Recognizing the advances in assisted reproductive technology (ART), the State Department is updating our interpretation and application of Section 301 of the Immigration and Nationality Act (INA), which establishes the requirements for acquisition of U.S. citizenship at birth.
Children born abroad to parents, at least one of whom is a U.S. citizen and who are married to each other at the time of the birth, will be U.S. citizens from birth if they have a genetic or gestational tie to at least one of their parents and meet the INA’s other requirements. Previously, the Department’s interpretation and application of the INA required that children born abroad have a genetic or gestational relationship to a U.S. citizen parent.
This updated interpretation and application of the INA takes into account the realities of modern families and advances in ART from when the Act was enacted in 1952.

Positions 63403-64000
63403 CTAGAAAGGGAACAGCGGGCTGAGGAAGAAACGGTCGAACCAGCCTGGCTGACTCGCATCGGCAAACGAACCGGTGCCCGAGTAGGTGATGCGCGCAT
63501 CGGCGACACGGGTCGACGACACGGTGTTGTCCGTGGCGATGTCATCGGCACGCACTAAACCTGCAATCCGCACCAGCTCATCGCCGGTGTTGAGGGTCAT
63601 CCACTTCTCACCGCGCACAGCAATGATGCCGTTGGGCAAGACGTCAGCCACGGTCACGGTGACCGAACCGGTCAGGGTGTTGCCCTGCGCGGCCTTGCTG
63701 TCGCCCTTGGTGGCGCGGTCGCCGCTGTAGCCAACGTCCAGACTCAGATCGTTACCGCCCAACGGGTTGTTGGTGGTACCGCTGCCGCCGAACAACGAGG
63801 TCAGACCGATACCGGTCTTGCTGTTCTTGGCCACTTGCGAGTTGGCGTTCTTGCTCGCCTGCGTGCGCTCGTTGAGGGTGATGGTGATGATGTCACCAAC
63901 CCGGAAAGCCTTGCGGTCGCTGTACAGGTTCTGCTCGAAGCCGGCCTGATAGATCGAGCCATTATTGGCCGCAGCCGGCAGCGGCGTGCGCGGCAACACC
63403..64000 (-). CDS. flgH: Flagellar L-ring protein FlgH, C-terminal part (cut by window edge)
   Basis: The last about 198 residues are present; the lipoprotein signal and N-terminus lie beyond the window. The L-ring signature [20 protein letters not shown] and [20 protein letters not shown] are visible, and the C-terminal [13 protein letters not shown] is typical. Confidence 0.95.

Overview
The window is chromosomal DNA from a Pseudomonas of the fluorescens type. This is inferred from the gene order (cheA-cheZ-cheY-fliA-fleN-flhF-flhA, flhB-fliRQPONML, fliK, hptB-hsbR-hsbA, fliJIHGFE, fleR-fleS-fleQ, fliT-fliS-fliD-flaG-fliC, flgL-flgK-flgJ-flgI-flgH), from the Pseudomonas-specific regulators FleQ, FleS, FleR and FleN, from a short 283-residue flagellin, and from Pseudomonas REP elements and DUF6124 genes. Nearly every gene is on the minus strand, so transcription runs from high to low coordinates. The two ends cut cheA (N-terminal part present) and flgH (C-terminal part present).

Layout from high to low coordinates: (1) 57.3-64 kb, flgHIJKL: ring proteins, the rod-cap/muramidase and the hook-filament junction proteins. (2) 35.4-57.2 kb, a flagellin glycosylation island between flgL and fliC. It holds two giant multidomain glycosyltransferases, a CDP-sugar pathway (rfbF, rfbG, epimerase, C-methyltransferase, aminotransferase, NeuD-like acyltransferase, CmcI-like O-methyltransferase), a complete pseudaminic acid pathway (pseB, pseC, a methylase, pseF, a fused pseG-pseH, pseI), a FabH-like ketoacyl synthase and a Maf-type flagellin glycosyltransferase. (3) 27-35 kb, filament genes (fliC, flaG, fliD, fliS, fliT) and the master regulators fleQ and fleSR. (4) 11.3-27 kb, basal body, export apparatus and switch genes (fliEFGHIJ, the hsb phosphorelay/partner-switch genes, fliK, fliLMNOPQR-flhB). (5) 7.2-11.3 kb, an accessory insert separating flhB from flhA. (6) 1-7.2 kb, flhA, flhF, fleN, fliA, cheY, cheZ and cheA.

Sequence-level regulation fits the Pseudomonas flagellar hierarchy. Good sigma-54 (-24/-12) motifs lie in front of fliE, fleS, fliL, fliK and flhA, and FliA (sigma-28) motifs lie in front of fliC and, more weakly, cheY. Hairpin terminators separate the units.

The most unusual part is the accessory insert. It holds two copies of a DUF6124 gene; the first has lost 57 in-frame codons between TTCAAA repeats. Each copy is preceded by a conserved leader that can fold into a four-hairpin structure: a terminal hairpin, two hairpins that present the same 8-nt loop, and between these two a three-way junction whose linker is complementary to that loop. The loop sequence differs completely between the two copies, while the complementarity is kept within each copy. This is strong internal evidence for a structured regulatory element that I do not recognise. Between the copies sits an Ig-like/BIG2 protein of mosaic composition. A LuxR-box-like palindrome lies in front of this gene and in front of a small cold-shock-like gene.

This change will allow increased numbers of married couples to transmit U.S. citizenship to their children born overseas, while continuing to follow the citizenship transmission requirements established in the INA. Requirements for children born to unmarried parents remain unchanged.
At the same time, we remain vigilant to the risks of citizenship fraud, exploitation, and abuse. As with all citizenship and immigration benefits we examine, the Department will implement this policy in a manner that addresses these concerns.